Configuration of a Linux Cluster using SSH

Tyler Simon

Step 1: Create a new user

As root create a user that will be using the cluster. In this case our user is robert.

After creating the user we need to create a home directory for them and give them a password, and then set the permissions on their home directory.

#>useradd robert

#>mkdir /home/robert

#>passwd robert

#>chown robert:users /home/robert

Step 2: Generate and Distribute Public and Private Keys

now login as the user 'robert'

#> su - robert

As the user 'robert' execute the following to generate a private key and public key.

$>sshkey-gen -t dsa

When prompted for a passphrase there is no need to enter one, just press enter to continue. The user's keys will be stored in the /home/.ssh/ directory. Execute the following steps in succession for each machine on the cluster. Note that in step one we create a file called authorized_keys and in step 2 we append to this file from other machines.

  1. Copy the file into the $HOME/.ssh directory to another machine on the cluster (node2 node3...) and name it 'authorized_keys'. Below is an example of copying the file to node2.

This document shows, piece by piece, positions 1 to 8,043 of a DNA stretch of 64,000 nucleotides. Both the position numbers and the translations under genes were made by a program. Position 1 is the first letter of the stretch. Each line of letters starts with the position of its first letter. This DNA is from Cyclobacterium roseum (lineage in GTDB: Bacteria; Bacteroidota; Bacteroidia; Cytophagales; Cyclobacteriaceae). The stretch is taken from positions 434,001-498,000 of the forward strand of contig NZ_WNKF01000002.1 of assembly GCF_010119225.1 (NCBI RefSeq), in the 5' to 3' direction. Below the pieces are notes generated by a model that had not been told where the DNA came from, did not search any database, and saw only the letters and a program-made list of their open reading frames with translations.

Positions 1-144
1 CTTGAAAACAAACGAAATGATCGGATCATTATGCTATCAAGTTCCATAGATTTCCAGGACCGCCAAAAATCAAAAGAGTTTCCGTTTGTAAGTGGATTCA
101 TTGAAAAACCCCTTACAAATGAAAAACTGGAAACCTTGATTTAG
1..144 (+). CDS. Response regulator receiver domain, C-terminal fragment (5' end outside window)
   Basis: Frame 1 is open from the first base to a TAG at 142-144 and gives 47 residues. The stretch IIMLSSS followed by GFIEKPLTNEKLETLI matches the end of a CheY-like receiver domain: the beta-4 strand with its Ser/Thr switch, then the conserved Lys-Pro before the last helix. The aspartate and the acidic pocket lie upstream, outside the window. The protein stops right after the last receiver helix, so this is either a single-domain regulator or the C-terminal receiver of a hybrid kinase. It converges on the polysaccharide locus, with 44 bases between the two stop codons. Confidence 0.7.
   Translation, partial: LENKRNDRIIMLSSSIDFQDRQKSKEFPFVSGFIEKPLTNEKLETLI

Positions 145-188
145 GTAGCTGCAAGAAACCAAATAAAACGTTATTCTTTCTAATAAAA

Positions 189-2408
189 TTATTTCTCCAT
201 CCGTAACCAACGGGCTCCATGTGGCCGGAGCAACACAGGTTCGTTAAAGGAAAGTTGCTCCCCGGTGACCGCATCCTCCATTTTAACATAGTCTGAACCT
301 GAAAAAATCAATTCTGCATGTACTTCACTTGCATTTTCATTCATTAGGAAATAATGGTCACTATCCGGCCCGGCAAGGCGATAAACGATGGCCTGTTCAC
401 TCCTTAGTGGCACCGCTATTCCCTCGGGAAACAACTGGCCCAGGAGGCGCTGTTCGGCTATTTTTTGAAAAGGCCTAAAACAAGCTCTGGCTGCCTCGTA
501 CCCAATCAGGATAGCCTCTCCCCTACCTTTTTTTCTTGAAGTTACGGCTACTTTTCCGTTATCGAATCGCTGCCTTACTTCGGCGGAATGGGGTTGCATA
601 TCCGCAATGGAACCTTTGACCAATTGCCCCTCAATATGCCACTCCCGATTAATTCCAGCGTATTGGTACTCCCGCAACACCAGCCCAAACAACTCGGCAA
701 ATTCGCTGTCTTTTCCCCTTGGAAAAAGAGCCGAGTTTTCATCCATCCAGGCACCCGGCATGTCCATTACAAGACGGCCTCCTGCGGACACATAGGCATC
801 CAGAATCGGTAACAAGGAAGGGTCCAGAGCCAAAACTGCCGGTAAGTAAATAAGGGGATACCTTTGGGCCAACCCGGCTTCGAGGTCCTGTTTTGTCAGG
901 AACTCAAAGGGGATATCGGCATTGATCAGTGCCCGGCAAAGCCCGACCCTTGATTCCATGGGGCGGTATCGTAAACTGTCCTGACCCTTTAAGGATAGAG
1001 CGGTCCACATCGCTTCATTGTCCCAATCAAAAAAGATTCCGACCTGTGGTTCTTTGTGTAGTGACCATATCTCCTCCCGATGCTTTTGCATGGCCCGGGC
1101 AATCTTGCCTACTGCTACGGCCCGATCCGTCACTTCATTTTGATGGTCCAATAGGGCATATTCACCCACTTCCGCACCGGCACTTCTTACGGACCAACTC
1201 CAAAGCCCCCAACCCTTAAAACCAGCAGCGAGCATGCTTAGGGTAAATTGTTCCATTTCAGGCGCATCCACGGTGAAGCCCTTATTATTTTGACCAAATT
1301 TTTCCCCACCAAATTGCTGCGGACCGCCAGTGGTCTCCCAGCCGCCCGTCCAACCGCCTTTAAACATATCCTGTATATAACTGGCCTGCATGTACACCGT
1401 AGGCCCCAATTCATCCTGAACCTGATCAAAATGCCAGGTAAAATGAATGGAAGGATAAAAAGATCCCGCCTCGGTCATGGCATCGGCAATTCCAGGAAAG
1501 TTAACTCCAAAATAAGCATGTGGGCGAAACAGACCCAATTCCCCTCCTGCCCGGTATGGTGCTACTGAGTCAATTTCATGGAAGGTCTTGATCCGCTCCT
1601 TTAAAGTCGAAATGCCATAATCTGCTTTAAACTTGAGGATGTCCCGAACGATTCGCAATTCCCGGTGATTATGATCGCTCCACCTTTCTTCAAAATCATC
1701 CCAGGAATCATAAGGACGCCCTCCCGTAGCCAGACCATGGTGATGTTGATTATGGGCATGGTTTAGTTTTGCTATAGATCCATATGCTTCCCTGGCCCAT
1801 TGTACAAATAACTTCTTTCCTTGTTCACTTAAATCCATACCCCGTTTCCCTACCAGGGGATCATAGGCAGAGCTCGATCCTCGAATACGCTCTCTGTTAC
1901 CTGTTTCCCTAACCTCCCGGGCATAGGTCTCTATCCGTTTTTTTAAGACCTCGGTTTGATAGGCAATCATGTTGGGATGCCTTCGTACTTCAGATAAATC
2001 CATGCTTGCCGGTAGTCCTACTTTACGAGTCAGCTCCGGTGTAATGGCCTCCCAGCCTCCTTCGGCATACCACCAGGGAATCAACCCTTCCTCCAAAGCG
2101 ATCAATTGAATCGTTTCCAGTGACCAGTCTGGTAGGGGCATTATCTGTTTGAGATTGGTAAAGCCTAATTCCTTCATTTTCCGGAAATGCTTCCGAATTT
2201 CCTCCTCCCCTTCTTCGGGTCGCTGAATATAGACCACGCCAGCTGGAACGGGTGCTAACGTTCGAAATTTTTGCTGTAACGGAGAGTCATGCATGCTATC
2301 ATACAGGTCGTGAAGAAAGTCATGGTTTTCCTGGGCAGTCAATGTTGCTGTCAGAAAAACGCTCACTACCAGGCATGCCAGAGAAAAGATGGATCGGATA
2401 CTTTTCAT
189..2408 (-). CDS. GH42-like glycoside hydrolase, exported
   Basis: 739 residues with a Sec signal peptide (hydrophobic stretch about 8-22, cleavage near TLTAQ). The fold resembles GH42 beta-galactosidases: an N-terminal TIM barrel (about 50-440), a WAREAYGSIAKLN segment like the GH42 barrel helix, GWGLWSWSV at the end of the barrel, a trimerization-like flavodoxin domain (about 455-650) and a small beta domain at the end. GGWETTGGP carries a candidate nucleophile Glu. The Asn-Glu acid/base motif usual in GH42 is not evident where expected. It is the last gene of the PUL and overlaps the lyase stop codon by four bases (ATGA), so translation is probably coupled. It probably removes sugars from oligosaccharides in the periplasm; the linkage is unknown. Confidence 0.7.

NOTE: Each new public key generated by a node on the cluster must append the authorized key file, if the file already exists!

$>scp ~/.ssh/ \ node2:/home/robert/.ssh/authorized_keys

  1. To append to the ~/.ssh/authorized_keys file execute the following from the host where the public key was generated. Essentially you are copying the public key to the other computer with a temporary name that we will use to append to the authorized_key file.

    $>scp ~/.ssh/ \ node2:/home/robert/.ssh/receivedkey

    Now ssh into the machine where you have just copied the file, in the above case this would be node 2. Then append the file.

    $>ssh node2

    NOTE: If node2 cannot be found, modify the /etc/hosts file to include the hostname and ipaddress.

$> cat ~/.ssh/receivedkey >> ~/.ssh/authorized_keys

The current configuration should include the following. Each machine that generated public and private keys should have sent their public keys to all machines in the cluster, with each public key being contained in the file “authorized_keys” on each node.

You should now be able to ssh to any node, and not be prompted for a password.

Step3: MPIch Installation

Download the most recent version of mpich here:

download the UNIX (all flavors) tar.gz file and save it into robert's home directory and unpack the file. From the mpich directory execute ./configure and then make. Modify the ~/mpich/util/machines/machines.LINUX file to contain

$> cat mpich.tar.gz | zcat | tar xvf -

$> cd mpich-1.2.6



$>vi util/machines/machines.LINUX

Make sure your machines.LINUX file contains the following





change your directory to the $MPIHOME/examples/basic and make the programs and execute using mpirun in the bin directory

$>cd /home/robert/mpich-1.2.6/examples/basic/

$>make all

$> ../../bin/mpirun – np 3 cpilog

Now we are done, please contact me if you have any problems.